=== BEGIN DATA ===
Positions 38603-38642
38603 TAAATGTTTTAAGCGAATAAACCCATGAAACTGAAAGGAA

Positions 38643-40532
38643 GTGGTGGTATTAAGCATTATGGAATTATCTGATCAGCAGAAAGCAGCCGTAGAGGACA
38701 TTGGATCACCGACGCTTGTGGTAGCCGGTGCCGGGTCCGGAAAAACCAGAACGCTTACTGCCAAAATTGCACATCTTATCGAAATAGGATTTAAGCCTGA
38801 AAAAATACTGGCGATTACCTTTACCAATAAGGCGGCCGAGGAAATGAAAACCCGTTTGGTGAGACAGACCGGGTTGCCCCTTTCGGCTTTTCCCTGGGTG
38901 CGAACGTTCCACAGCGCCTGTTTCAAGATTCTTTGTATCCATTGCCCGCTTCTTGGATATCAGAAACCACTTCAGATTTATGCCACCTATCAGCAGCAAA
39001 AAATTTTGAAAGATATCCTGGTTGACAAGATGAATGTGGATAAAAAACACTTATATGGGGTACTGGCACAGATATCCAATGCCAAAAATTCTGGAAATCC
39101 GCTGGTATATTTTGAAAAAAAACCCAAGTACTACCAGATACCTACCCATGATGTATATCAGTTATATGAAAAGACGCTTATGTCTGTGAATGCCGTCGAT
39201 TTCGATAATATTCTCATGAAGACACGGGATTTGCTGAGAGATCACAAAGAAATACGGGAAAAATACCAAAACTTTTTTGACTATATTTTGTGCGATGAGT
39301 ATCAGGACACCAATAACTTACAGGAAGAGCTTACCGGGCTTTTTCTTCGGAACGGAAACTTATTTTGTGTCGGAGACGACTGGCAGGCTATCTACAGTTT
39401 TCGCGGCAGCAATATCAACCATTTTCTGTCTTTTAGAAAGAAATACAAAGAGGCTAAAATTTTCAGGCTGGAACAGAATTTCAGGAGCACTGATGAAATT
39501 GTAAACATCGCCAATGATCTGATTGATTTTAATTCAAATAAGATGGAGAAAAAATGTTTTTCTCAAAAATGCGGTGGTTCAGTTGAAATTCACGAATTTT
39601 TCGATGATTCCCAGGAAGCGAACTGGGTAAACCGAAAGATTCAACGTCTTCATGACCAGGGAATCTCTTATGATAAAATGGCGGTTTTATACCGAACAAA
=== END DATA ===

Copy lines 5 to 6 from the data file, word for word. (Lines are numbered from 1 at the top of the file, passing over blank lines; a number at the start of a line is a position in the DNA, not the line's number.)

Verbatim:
38701 TTGGATCACCGACGCTTGTGGTAGCCGGTGCCGGGTCCGGAAAAACCAGAACGCTTACTGCCAAAATTGCACATCTTATCGAAATAGGATTTAAGCCTGA
38801 AAAAATACTGGCGATTACCTTTACCAATAAGGCGGCCGAGGAAATGAAAACCCGTTTGGTGAGACAGACCGGGTTGCCCCTTTCGGCTTTTCCCTGGGTG